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There is a lesson in the HS2 saga

Tony Travers
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The debate about High Speed 2 intensified (again) this week with the government’s publication of The Strategic Case for HS2, a report justifying the proposed railway because of its economic benefits and the increase in passenger capacity between London, Birmingham, Manchester and Leeds.

The debate about High Speed 2 intensified (again) this week with the government’s publication of The Strategic Case for HS2, a report justifying the proposed railway because of its economic benefits and the increase in passenger capacity between London, Birmingham, Manchester and Leeds.

It was Labour that originally championed the new north-south ‘TGV’, although its current leadership has gone cool on the project as the cost has escalated.

David Cameron’s government have been strong supporters, though many shire Tories living along the route through the Chilterns, notably in Buckinghamshire, are bitter opponents. The Treasury, which must be horrified at the cost risks, have been kept quiet.

The government has few friends. As a consequence it has embraced supportive councils and their leaders. The HS2 ‘task force’ assembled to “unlock the full economic potential” of the new railway relies heavily on local authority input. Sir Howard Bernstein (Manchester), Sir Albert Bore (Birmingham), Julie Dore (Sheffield), Matthew Colledge (Trafford) and Neale Coleman (London) have been enlisted to help strengthen the case.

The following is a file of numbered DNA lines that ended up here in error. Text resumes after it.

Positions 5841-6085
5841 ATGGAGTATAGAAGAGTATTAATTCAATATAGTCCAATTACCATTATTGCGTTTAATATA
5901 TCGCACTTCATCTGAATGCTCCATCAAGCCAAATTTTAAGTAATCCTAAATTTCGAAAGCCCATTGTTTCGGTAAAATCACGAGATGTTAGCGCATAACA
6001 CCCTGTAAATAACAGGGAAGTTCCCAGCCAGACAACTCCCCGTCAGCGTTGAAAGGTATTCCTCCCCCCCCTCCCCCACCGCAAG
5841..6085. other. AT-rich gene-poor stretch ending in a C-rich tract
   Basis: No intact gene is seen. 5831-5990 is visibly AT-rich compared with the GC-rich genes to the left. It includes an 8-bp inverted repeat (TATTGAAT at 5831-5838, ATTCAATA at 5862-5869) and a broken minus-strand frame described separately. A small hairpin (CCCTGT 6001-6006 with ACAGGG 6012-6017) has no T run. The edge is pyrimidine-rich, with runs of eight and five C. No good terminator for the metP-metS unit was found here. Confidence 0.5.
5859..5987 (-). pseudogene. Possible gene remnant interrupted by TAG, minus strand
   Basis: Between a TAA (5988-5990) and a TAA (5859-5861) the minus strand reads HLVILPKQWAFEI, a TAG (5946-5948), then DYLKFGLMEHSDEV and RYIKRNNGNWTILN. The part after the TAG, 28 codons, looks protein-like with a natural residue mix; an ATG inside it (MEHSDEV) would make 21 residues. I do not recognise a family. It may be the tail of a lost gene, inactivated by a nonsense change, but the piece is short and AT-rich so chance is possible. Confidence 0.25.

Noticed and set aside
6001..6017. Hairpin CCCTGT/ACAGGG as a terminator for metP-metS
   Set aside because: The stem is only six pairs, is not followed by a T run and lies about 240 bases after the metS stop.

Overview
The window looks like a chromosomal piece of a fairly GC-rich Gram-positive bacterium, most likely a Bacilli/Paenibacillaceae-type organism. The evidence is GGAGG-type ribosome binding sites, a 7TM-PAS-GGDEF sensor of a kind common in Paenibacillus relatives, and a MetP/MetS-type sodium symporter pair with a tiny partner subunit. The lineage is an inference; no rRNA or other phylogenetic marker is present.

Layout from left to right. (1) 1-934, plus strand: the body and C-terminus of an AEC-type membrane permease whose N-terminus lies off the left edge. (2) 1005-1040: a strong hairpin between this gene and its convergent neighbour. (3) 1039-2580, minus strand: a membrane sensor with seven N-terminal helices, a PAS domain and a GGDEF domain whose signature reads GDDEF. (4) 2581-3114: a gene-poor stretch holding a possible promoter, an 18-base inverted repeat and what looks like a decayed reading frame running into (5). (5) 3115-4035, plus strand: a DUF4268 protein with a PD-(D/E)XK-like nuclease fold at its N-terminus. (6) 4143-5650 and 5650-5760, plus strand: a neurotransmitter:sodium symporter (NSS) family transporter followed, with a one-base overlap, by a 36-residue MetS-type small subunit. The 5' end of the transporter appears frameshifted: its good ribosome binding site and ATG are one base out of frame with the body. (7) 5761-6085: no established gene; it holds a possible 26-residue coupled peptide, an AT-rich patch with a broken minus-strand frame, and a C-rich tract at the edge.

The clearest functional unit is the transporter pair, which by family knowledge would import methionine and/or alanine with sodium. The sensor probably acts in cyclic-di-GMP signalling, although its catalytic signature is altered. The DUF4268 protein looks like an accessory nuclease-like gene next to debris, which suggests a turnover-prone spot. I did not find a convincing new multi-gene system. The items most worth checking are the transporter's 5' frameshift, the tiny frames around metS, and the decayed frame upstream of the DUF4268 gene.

And rightly so. Without local government support, particularly from cities in the Midlands and the north, HS2 would surely die. Ministers need the skills of metropolitan councils to strengthen city centre economies and kick-start regeneration. HS2 has been sold, in part, as a way of reducing disparities between the south-east and the rest of the UK. Long-term investment in the transport systems of Manchester, Birmingham and Leeds should be a national priority.

Despite all the expertise and resources at the core of government, it is in town halls where capacity to deliver is most powerful. It is for this reason, among others, that so much local talent is now needed to support HS2. Devolving responsibility for more resource-raising and investment to city regional level would benefit the whole economy.

City regions need the capacity to deliver better transport links. At present, virtually every decision about major road, tram and rail systems is made at the centre. More infrastructure would be delivered more efficiently if councils (and LEPs) had greater freedom. There is a lesson for Whitehall in the HS2 saga.

Tony Travers, director, Greater London Group, London School of Economics

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